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March 23, 2022
Chinese kit vendor ZTE has been on some kind of probation ever since it was caught violating US trade sanctions five years ago, but not anymore.
In an investor announcement ZTE said the Court for Northern District Texas has decided not to extend this probation, which was imposed to ensure ZTE stuck to the compliance promises it made as part of its settlement with the US. The main purpose of the probation seems to have been for the US to keep a close eye ZTE to ensure it didn’t lapse into is errant ways.
“On 22 March 2022 (U.S. time), the Company received an order from the Court declining to revoke probation or impose any penalties upon ZTE, and confirming that the term of probation and the term of the Monitor will end as scheduled on 22 March 2022 (U.S. time),” said the ZTE announcement.
“The Company is committed to building a world-class compliance enterprise, making compliance the cornerstone of its strategic development and the bottom line of operations, complying with the applicable laws and regulations of the countries in which it operates, and building a comprehensive compliance system. The Company has full confidence in the effective operation and continuous improvement of the compliance management system, and will, as always, fulfil its responsibilities to global customers, employees, shareholders and partners, and actively promote the innovation and sustainable development of the global ICT industry.”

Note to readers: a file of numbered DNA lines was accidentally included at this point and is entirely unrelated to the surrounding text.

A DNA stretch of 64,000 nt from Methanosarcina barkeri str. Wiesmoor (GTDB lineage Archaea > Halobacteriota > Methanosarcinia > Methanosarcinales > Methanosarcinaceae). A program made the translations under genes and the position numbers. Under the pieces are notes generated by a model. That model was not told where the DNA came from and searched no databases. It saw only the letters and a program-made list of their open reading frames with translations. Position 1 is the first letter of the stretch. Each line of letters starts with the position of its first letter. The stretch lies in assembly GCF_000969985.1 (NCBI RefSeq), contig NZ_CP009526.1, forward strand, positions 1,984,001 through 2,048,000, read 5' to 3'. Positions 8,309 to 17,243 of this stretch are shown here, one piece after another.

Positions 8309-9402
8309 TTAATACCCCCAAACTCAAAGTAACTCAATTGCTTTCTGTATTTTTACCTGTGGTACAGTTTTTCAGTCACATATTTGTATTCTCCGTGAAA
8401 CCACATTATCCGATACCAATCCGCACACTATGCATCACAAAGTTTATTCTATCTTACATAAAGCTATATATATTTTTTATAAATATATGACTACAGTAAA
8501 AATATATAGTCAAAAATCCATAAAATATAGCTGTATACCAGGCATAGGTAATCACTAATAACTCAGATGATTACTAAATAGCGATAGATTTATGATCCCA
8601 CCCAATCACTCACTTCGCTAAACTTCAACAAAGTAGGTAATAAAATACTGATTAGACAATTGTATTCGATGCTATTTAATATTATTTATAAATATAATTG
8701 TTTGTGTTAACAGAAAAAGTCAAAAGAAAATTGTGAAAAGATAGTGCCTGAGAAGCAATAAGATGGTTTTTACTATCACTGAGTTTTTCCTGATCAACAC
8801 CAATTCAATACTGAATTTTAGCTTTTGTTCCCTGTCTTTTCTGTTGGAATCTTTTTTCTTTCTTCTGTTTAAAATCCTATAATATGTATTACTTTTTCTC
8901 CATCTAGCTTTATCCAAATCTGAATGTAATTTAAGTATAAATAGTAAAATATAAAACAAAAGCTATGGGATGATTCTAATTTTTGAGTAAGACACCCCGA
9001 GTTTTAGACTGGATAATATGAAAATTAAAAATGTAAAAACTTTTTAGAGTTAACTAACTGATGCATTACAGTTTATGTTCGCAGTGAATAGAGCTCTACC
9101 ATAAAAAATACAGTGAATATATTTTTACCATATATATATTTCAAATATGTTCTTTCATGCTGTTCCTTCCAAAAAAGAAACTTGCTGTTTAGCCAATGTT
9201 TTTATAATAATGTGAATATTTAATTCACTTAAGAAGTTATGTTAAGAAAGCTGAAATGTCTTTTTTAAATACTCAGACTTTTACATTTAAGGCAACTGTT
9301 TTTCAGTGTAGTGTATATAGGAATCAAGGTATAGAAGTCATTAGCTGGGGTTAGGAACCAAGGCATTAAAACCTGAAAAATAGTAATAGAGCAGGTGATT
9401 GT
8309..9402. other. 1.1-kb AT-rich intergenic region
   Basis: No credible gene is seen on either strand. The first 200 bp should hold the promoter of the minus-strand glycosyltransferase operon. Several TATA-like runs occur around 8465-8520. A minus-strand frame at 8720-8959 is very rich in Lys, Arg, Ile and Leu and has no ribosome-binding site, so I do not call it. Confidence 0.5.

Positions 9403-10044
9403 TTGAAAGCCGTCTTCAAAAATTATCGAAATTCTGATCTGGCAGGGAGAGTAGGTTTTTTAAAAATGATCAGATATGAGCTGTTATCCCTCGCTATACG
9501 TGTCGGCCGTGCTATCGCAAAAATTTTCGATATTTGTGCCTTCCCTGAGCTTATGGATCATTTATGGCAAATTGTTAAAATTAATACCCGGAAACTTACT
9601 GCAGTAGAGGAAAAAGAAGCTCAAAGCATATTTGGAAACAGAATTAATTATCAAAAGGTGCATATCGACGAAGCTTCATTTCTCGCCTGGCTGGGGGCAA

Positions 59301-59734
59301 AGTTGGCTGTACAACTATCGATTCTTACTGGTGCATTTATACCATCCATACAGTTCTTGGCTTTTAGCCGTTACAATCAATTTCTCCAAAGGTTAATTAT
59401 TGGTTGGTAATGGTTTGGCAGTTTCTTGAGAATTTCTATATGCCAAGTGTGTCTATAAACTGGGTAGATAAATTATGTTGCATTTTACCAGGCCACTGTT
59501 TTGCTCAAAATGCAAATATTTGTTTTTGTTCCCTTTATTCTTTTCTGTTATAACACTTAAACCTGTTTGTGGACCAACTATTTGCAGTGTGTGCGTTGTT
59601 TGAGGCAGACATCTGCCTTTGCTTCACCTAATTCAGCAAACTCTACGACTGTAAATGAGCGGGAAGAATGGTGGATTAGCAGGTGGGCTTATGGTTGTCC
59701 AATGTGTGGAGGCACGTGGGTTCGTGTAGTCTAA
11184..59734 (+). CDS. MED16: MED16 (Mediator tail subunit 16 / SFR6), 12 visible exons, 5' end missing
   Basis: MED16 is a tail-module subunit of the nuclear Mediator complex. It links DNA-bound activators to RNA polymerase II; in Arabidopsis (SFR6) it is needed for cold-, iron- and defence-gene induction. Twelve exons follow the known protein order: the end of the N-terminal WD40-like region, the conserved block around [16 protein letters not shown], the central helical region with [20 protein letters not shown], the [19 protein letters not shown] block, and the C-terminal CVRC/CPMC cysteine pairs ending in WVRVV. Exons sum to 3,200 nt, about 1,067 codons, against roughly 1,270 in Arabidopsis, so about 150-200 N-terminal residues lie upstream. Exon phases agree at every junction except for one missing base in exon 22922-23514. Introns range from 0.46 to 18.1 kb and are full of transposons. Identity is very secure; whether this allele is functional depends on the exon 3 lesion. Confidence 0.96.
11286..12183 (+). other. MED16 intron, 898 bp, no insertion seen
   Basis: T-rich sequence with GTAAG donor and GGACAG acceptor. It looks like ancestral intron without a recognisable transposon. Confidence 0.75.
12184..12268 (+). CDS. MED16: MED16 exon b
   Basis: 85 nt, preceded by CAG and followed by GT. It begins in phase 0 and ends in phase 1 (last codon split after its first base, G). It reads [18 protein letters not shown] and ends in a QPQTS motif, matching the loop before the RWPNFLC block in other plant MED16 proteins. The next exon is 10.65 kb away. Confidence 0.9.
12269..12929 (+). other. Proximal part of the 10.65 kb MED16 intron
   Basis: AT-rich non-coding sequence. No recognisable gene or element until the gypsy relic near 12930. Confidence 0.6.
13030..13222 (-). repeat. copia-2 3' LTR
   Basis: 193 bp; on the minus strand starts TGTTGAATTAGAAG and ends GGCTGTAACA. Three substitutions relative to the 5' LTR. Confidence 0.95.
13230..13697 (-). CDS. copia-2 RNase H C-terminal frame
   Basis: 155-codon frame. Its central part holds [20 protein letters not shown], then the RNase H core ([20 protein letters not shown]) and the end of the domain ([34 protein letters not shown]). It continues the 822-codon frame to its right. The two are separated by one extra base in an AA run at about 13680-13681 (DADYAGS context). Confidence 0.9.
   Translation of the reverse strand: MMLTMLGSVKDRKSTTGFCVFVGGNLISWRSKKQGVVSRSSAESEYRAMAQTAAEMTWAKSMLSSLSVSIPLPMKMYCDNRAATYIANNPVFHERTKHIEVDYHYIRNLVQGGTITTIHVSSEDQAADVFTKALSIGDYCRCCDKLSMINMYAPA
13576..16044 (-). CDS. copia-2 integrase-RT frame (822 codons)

On the surface the end of the probationary period would appear to be a fairly trivial bureaucratic matter, but try telling investors that. ZTE suspended trading of its shares on the Hong Kong stock exchange ahead of the announcement and, according to multiplereports, its share price shot up by as much as 60% upon resumption of trading, as trading hit predetermined volume limits.
So clearly the probation imposed significant commercial constraints, although we’re struggling to identify what they were. ZTE is still subject to many of the restrictions faced by its compatriot Huawei regarding the perceived security threat posed by allowing kit from Chinese vendors in many national 5G networks. But investors clearly think this development is a very positive step for ZTE and who are we to question the instincts of people whose livelihood depends on getting these things right?
As the Editorial Director of Telecoms.com, Scott oversees all editorial activity on the site and also manages the Telecoms.com Intelligence arm, which focuses on analysis and bespoke content.
Scott has been covering the mobile phone and broader technology industries for over ten years. Prior to Telecoms.com Scott was the primary smartphone specialist at industry analyst Strategy Analytics’. Before that Scott was a technology journalist, covering the PC and telecoms sectors from a business perspective.
Follow him @scottbicheno
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